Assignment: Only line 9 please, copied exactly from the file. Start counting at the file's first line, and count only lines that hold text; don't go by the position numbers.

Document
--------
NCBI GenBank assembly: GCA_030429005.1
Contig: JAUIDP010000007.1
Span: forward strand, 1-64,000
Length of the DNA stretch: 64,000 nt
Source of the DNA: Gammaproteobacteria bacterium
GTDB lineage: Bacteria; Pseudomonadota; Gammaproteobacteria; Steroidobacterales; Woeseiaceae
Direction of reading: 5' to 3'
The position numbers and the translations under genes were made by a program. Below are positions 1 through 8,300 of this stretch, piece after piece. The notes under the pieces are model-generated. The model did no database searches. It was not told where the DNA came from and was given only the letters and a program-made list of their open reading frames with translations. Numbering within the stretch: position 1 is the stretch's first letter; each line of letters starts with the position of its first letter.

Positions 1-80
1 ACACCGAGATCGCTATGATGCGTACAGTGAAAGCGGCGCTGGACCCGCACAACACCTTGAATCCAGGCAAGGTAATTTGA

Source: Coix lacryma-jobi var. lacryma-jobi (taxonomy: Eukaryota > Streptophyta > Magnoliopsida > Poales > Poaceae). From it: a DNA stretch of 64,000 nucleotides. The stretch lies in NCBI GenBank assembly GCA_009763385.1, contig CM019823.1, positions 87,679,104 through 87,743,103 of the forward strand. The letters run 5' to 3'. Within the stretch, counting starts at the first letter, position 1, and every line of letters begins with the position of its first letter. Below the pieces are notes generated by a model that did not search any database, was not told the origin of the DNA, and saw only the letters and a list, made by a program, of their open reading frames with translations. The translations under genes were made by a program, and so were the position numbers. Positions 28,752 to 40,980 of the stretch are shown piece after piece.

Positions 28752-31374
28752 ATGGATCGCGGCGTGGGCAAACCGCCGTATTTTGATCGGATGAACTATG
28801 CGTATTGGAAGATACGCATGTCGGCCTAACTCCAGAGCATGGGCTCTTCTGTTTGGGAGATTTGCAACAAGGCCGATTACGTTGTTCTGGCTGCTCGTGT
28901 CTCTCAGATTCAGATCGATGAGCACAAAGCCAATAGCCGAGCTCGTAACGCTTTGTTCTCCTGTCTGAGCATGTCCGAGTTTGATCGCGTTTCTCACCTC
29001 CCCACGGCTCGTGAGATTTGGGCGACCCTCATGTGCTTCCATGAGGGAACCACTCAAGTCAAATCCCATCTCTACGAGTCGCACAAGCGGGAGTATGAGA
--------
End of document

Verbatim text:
Positions 1-80